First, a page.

1 Timothy chapter 5 and verses 11-13 says this: “But refuse the younger widows; for when they have begun to grow wanton against Christ, they desire to marry, having condemnation because they have cast off their first faith. And besides they learn to be idle, wandering about from house to house, and not only idle but also gossips and busybodies, saying things which they ought not”.
This is similar to my own experiences regarding people who are unemployed. If they are unemployed for any period of time, if they do not have strength of will, it sounds hard to say but they learn to be idle. “Learn to be idle” is a difficult Greek construction, though the New International Version makes it clear I think: “They get into the habit of being idle.” It is not that they sit down and study how to be idle, but over a period of time—even though they may start out looking for a job and using their spare time in a profitable manner—inertia sets in. It’s tough and I know as I have been there! It becomes hard in my experience to avoid being idle even though “idle” is a tough word.
Notwithstanding their good intentions, the out of work start getting out of bed a little bit later, taking their time doing this or that. They find over time that it is far easier to sit around and drink their tea, call their neighbours or family, chew the fat, and talk about this or that person. For example:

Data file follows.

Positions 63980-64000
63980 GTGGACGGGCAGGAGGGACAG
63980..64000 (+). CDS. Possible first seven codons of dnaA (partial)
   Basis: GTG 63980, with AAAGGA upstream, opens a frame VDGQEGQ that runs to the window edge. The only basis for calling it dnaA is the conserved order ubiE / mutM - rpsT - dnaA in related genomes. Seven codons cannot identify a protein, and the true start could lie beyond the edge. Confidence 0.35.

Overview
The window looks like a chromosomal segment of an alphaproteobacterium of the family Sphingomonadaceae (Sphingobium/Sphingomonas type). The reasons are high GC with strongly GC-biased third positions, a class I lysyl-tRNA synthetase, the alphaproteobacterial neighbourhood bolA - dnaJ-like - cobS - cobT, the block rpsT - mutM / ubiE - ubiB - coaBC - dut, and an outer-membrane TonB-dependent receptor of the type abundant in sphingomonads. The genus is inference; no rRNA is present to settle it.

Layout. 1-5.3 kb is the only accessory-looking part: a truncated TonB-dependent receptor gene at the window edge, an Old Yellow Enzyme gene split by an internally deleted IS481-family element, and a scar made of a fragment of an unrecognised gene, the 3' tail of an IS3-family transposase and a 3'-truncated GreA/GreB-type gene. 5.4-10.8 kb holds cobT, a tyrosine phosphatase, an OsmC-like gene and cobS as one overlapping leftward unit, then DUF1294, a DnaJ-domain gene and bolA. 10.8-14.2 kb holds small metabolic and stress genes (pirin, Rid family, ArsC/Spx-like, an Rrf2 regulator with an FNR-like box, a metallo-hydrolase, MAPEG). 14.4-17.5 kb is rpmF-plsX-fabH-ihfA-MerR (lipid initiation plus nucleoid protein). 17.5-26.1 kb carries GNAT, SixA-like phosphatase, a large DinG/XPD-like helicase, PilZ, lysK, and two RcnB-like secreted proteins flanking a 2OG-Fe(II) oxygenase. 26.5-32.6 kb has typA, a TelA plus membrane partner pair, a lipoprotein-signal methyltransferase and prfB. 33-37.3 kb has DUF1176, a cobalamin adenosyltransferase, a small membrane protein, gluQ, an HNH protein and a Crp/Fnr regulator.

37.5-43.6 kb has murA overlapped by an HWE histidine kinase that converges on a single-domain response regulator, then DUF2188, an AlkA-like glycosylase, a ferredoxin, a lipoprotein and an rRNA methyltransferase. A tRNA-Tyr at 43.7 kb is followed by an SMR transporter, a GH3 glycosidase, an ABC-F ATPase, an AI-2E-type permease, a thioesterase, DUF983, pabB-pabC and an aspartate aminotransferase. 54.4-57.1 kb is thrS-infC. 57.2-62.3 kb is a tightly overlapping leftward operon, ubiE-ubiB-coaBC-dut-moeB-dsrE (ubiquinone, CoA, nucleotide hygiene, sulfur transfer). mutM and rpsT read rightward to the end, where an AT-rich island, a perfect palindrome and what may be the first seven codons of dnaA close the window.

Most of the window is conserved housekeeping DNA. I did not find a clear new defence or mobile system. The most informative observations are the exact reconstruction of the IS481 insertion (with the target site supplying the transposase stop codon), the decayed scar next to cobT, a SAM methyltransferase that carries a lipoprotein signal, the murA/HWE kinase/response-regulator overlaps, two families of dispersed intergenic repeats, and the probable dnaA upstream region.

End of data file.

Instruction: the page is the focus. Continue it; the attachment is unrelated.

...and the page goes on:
“How is X doing?”
“But you know he has a problem.”
“Oh, does he?”
“Yes. His marriage is not going well.”
“Well, you know, I went through a problem like that back a few years ago. Maybe I’ll give him a call and give him some advice. It is tried and tested because it worked for me. If he needs me to, I’ll go over and watch his kids for him.”
Pretty soon they are fully involved in somebody’s marital crisis when they should not have even known about it! It is evident that being a busybody is linked with gossip, tale-telling, and spreading scandal. They all usually go hand in hand.
Once a person starts messing in other people’s business, before long he is telling his friends what is happening and how wonderfully he is advising and helping these people. Soon all sorts of rumours are flying back and forth about so and so and this and that. Like a law of nature, it is only a matter of time before a relationship conflict erupts. We can see this in the church too sadly? War and disunity!
Experience shows that it often comes back to bite the meddler! The Old Testament provides a graphic image of what happens to such a person: “He who passes by and meddles in a quarrel not his own is like one who takes a dog by the ears” (Proverbs 26:17).
Just a few inches away from those dog’s ears are big, sharp teeth! When we meddle in other people’s affairs, it comes back to hurt us. No one wins when meddling happens.
So this is just a short word and thought if we find ourselves furloughed, not working, or on a long sabbatical and for us in such circumstances to be wary of this easy trap into which anyone can fall.